John Ransom
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In the name of shared sacrifice, it’s time to impose a tax on the $7 billion in box office receipts that Hollywood generates.

I added up the domestic box office activity for the week August 26 through September 1st based on figures provided by Variety. The take for the week for Rise of the Planet of the Apes, Our Idiot Brother, Spy Kids: All The Time In The World, plus 130 other box office leaders was $136 million. Year-to-date those films have grossed over $4 billion.

$7 billion in annual receipts can hire quite a few teachers. 145,228 teachers actually.

$136 million each week would pay the unemployment benefits for 461, 017 people at the average benefit of $295 per week.

Look, if people are going to talk seriously about taxing “the idle rich”, they should get serious about looking at the most idle members of our society- those who reside mostly in Los Angeles and Manhattan and make a living off of show business.

Being a sometimes starving writer, I have a lot of respect for the sacrifices that artists make to pursue their craft.



But Hollywood box offices aren’t funding starving artists.

They fund “Contagion,” the next in a series of socially redee…, excit…, err, movies by Matt Damon who gets paid enough to pay 572 teachers. Tell me which has more value for society? A rich, smug, preachy Matt Damon? Or 572 teachers?

And in what passes for political strategy in Democrat circles, Michael Moore, the mustard-stained Leni Riefenstahl of the progressive fascists wants Damon to star in a new role- as president of the United States.

Really. I’m not making that up.

“The Republicans have certainly shown the way — that when you run someone who is popular, you win," said Moore according to the Huffington Post.

Then he compared Damon to Ronald Reagan: "Sometimes even when you run an actor, you win. And I guess I only throw his name out there because I’d like us to start thinking that way."

I don’t know Michael.

You already have a candidate who can only manage prepared lines, has no experience at anything other than acting and thinks that paying taxes makes one an “American.”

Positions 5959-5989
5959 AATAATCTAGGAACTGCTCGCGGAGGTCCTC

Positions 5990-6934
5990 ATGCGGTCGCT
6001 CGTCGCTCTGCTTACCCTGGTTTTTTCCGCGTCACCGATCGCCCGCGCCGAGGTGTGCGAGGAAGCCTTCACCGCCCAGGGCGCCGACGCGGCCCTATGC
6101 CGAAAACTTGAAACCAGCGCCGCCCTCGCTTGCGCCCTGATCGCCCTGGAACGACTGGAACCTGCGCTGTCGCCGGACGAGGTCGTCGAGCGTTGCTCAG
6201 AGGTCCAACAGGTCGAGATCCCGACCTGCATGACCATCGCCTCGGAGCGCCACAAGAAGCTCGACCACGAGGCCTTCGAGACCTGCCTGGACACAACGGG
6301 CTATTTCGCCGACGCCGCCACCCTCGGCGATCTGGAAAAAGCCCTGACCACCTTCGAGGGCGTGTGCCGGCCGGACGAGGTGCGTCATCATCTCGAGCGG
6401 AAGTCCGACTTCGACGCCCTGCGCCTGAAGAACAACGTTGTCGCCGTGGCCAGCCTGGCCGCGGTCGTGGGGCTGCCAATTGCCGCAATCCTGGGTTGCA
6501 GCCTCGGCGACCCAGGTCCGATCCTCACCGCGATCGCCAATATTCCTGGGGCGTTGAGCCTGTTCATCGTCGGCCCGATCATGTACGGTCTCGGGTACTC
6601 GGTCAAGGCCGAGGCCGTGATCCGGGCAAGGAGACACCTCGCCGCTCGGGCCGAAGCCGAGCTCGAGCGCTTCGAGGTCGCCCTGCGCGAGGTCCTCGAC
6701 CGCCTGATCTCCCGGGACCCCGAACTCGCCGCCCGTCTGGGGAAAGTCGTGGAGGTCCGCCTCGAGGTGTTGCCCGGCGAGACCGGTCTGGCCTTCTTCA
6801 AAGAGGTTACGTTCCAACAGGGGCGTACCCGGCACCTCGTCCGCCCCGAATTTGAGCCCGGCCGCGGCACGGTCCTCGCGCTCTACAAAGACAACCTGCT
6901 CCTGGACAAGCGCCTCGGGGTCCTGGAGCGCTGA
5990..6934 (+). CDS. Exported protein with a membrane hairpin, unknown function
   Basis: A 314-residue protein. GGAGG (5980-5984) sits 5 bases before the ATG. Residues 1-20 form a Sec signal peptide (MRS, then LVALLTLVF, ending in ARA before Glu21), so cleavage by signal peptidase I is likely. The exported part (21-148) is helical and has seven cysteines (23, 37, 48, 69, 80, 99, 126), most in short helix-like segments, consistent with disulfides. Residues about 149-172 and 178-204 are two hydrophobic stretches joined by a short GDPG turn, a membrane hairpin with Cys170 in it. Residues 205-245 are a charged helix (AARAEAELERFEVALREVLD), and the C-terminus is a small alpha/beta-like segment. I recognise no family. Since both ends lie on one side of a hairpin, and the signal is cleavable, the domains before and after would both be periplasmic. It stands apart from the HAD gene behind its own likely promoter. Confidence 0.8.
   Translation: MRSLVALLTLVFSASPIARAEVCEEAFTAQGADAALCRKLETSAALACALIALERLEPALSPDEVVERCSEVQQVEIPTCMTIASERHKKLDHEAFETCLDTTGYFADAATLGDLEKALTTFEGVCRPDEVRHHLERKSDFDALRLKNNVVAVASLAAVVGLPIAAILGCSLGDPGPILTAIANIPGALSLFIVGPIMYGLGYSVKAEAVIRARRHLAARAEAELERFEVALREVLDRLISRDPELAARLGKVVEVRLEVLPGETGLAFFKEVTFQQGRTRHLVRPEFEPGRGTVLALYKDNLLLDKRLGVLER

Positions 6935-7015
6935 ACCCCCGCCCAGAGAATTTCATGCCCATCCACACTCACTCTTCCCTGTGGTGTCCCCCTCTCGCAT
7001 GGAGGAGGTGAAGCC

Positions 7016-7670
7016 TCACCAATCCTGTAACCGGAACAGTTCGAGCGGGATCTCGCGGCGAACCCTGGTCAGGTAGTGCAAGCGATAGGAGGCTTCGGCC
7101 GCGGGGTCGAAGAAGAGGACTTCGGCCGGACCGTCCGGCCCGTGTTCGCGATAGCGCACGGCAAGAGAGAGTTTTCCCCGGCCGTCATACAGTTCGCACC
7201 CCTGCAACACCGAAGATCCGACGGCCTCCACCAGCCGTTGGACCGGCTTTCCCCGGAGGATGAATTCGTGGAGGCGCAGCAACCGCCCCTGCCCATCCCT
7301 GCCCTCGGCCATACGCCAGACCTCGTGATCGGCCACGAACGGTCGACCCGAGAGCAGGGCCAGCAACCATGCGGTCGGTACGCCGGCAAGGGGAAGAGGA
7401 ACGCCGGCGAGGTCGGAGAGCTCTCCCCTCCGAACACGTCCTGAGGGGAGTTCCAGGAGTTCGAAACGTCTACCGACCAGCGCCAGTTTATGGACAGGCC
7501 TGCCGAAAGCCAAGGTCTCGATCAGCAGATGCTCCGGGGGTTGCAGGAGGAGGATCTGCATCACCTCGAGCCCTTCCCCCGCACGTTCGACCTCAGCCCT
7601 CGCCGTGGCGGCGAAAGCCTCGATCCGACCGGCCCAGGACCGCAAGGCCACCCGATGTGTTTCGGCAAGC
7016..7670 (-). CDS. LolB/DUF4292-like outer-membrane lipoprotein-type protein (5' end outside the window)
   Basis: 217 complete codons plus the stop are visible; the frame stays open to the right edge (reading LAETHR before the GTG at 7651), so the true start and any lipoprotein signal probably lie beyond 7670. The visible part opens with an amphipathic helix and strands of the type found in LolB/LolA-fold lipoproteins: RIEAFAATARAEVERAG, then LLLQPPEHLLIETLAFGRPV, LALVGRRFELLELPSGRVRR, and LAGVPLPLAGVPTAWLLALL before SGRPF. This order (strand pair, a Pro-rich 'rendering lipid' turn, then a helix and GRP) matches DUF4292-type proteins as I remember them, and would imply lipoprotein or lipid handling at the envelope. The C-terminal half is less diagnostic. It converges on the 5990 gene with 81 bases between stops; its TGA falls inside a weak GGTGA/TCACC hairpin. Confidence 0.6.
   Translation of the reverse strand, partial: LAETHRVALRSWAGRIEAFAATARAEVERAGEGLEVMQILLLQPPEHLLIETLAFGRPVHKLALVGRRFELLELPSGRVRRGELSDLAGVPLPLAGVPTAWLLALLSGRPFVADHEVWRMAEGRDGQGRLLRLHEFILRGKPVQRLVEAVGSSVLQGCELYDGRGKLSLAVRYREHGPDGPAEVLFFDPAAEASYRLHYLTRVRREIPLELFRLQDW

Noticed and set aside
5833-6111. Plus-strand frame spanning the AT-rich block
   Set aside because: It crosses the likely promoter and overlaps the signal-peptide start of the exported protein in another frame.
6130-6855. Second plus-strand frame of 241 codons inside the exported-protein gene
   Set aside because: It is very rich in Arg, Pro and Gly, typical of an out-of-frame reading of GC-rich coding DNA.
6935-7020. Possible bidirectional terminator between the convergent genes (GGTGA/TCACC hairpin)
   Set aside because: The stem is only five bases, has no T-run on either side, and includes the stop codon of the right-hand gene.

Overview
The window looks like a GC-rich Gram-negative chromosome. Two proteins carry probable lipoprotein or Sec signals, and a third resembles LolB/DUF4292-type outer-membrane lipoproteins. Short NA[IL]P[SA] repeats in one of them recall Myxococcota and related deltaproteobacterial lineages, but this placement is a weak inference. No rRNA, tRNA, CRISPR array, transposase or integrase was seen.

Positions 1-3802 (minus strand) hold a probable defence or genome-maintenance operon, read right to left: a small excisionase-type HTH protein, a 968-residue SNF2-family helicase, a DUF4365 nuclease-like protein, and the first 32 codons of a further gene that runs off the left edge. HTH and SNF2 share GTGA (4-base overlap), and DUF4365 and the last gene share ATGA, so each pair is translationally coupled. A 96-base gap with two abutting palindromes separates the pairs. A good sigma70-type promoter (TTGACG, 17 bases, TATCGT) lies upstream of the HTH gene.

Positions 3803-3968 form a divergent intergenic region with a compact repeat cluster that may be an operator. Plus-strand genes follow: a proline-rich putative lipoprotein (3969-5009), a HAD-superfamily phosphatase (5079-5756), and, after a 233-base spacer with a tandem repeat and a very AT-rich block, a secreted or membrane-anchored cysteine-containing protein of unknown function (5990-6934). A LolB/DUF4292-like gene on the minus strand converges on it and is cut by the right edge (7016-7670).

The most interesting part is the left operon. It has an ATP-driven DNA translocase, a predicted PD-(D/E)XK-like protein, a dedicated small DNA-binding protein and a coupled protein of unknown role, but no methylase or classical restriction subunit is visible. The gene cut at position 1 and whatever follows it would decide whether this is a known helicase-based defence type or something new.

"The wealthy are paying less than they paid at any time else, certainly in my lifetime, and probably in the last century," said Damon in the same article. "I don't know what we were paying in the roaring 20's; it's criminal that so little is asked of people who are getting so much. I don't mind paying more. I really don't mind paying more taxes. I'd rather pay for taxes than cut 'Reading is Fundamental' or Head Start or some of these programs that are really helping kids. This is the greatest country in the world; is it really that much worse if you pay 6% more in taxes? Give me a break. Look at what you get for it: you get to be American."

Gee I wonder how we got to be such a great nation when we’ve been under-taxing the citizens by so much for so long?

I think it’s time to take up Damon’s suggestion and tax all of Hollywood at 80 percent of their net worth, and 80 percent of the gross going forward. That would still leave Damon with $3 million of his estimated $65 million net worth. That’s a small price to pay for being an American Matt.  

That’s certainly a better plan than taxing banks. Say what you want but banks generate an awful lot of economic activity by building hospitals and schools and roads. When was the last time a movie paid to fund a new school in a public school district or made sure that teachers wouldn’t get laid off?

When was the last time a Damon movie made money by anything other than glorifying violence or preaching a smug unreality to the rest of us who live in the real world?

Because after all the demonization of “big” oil, “big” banks and corporate profits by Hollywood’s saintly progressives, maybe it’s time for the Damonization of Hollywood in return.  

If you can do it to banks and CEOs, why not actors and film corporations?  

Raising the income tax by Damon’s 6 percent isn’t going change Warren Buffet’s tax bill one bit.

But introducing a Hollywood tax bill at 80 percent off the top may just get the millionaires of Hollywood to shut the heck up.

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John Ransom

John Ransom is the Finance Editor for Townhall Finance.